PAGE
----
Most importantly, running isn’t an awful experience. There were runs at the start (like only a mile or a tester run) where it’d feel so uncomfortable that I’d feel this great stab of fear thinking “I cannot run 26.2 miles like this” and really doubt getting more training done. But now the discomfort is minimal. It’s still there, but every run it gets a bit less.
I ran 12 miles at the weekend and it was a run that gave me great confidence. Yes it did feel uncomfortable towards the end, but not the worst discomfort I’ve felt over this injury.
And the rest of the day it felt fine! Even the next day it felt absolutely fine. My first few runs when I was coming back I’d feel my hamstring discomfort a lot more post-run and that night and the next day, then it would die off again. But now it’s not there anymore.
Running those 12 miles felt like an absolute joy. Listening to a podcast, zoning out, having that time just running for a long time. Yes it was hard (Jesus how did 12 used to feel so easy??) and yes it wasn’t perfect, but it was so much better. I know I’m at that point in the injury lifecycle where it’s going. Every day is better, every run is better.
After speaking with a professional who knows a lot about this injury, he advised upping my hamstring strength routine and planning out my runs in relation to that a bit more sensibly. With the strength I was previously taking the weights very gently on the hamstring curl machine (as to not cause any regressions) and doing about 20 reps at light weight. Now I’ve upped the weight and I do around 10 reps, so it starts to get tough at the last rep. And he gave me a few more exercises to incorporate which focus primarily on my hamstring.
Previously I was very much focused on my glutes. But now I’m focusing on my hamstring (I still work my glutes and the surrounding muscles but the focus of my rehab is most definitely the hamstring now).
Just to be clear though, if you’re suffering from this issue too, you need to have a gentle and gradual build-up. It’s taken me many weeks to get to this point and it was only after talking to this specialist and him checking my strength and mobility that I was given the all clear to fully work the hamstring harder. The first few weeks of this injury you wouldn’t necessarilly do that.
I also asked if he
thought me doing Chicago was sensible or if I’d do myself any long term damage.
He said as long as I didn’t regress or get worse, Chicago would be fine. This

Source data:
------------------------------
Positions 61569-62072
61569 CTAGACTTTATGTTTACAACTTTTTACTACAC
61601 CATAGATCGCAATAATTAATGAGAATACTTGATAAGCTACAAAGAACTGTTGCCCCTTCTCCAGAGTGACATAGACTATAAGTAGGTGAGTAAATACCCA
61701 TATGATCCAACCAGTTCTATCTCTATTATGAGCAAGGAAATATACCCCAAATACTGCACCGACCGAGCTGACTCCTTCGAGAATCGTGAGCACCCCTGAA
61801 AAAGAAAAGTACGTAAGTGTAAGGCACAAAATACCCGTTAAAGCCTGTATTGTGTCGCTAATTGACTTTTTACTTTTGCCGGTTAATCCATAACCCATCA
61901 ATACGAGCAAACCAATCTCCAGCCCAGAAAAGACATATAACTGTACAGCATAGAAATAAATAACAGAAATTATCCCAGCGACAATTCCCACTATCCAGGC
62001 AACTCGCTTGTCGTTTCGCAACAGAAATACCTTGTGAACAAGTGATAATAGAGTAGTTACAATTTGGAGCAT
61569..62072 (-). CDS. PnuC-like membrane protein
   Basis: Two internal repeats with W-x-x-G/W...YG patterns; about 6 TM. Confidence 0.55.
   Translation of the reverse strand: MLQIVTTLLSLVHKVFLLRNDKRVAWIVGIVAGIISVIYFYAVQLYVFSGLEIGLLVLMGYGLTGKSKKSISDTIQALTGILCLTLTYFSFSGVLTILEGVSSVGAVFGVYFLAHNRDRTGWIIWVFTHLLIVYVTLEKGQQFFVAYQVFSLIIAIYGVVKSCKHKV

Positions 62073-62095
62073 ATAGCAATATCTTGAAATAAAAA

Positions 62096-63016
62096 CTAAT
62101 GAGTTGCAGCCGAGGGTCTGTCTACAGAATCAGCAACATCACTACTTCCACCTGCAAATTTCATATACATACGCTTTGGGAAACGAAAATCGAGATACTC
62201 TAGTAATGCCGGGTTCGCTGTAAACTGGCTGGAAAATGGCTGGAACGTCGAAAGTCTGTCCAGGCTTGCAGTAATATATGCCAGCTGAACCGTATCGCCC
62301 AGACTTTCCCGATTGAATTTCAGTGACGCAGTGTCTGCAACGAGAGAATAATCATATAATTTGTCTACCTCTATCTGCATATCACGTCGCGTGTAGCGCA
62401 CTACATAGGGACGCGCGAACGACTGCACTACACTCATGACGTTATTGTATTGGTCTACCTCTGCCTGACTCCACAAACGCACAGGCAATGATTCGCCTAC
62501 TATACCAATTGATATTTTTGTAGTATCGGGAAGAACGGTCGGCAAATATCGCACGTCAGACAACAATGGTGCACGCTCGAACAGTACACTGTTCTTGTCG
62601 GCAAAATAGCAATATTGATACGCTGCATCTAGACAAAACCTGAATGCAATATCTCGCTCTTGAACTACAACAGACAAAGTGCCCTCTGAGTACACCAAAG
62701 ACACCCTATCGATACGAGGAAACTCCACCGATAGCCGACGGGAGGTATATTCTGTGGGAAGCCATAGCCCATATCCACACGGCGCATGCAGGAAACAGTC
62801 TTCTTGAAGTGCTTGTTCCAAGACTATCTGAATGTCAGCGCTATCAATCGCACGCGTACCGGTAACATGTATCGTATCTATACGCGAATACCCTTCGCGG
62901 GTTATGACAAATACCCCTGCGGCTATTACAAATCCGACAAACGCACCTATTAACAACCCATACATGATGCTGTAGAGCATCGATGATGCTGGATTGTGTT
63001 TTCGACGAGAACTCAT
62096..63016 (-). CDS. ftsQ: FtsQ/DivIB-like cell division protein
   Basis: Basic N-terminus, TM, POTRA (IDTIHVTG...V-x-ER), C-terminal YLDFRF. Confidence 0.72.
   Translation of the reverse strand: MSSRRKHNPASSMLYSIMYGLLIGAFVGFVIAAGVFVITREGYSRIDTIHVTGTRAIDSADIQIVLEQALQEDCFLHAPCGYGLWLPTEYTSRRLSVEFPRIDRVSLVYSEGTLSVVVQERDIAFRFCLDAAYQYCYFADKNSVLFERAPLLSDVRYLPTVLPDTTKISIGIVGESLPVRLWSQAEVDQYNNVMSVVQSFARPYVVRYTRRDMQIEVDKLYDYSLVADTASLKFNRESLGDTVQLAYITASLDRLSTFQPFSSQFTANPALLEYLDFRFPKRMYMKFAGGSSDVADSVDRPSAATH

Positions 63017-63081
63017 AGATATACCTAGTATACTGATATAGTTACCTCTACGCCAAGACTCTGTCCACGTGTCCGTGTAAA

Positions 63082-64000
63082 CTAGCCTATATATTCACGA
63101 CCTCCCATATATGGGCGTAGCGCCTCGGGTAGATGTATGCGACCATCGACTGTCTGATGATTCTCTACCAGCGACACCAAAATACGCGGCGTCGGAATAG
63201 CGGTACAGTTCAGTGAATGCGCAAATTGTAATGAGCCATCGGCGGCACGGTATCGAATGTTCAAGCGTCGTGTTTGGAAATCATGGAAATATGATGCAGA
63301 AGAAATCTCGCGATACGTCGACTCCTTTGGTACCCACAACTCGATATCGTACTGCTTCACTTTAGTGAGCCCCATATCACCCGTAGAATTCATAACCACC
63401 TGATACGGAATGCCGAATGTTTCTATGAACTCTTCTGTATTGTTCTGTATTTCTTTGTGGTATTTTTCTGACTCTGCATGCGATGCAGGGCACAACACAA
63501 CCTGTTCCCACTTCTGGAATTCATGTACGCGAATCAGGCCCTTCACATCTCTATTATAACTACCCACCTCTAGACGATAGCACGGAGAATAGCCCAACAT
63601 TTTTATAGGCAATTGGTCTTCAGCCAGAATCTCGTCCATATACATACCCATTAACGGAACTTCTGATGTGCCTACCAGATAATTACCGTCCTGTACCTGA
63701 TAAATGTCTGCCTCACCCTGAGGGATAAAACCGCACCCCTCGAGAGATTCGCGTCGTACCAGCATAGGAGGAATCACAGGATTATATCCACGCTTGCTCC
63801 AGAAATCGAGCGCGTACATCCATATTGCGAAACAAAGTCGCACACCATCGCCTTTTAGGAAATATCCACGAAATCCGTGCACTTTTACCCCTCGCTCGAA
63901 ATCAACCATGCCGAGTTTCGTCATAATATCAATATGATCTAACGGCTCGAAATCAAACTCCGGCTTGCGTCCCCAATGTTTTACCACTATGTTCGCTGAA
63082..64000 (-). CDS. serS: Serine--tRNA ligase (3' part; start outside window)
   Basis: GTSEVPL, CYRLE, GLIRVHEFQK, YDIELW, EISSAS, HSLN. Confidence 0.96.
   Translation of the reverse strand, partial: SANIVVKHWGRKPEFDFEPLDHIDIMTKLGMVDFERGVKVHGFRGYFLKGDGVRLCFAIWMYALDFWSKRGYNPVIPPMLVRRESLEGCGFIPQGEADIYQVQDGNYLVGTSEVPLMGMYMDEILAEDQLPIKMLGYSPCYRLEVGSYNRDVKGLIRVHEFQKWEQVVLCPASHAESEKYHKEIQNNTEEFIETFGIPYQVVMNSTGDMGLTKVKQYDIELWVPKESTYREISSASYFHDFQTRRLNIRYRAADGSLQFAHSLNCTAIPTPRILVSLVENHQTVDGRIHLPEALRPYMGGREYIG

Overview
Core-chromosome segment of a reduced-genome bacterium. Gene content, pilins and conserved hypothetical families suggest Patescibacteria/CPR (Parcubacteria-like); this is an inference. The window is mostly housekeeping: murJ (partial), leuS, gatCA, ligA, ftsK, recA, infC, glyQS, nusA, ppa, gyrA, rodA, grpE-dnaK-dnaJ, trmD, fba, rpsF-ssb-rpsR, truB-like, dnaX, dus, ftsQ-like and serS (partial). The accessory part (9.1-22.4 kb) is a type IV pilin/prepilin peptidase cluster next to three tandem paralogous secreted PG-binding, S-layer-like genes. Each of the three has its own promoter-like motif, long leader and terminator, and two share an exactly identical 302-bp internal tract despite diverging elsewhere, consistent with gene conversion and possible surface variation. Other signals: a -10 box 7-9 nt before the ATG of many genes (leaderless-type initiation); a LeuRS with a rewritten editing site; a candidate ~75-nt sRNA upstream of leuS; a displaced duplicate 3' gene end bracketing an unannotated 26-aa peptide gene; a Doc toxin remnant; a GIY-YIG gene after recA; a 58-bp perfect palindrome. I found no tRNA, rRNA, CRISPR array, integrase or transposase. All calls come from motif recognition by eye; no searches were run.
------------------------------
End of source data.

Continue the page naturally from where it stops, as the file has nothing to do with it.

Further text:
is EXACTLY what I needed to hear. Someone who knows their stuff giving me solid
advice. My mind is so much calmer now.
So going forward I’m
running three times a week, one of those being a long run. Though realistically
I won’t be going that long… probably 16 miles top. And between that I have set
hamstring easy and hard days. So far so good! My hamstring is responding well.
It’s getting stronger. The discomfort is getting less.
The thing about this injury is that you have to be patient, be sensible and not neglect rehab. It won’t get better on its own with rest. You have to push it and strengthen it. But it’s a very fine balance of not pushing it too hard and knowing when to back off. I think the past 15 or so weeks have evidently shown this for me! I’m going to do a more thorough post later on how I combatted this (though I don’t want to speak too soon because this could all fall down again!!).
I’ve read a lot of forums and I just want to put something positive into the Internet about this injury because so much of it was doom and gloom and never feeling normal again. I’m not quite back to normal, but eventually (all things being well and me not being an idiot) I hope to provide a bit of positivity from what I’ve learnt and experienced. (TOUCH WOOD!!)
Have you ever had a long-term injury?
Do you do regular strength work to keep an injury at bay?
So life is pretty good right now. I feel in a very happy place.
My job is something which I’m really pleased about. I look forward to going each day and the challenges I’m given. Now that I’m fully in the grind, as it were, I feel confident and happy. Of course I still have days when i haven’t a clue what I’m doing but everyone is always so helpful and friendly that I never feel stupid. It’s been so long since I’ve felt excited about my career and I hope this continues. Of course it’s nice to work in an industry I’m passionate about as well but it’s not just that. sure the subjects I deal with are to do with cycling and running etc. but the tasks I do could be applied to any ecommerce and digital marketing industry.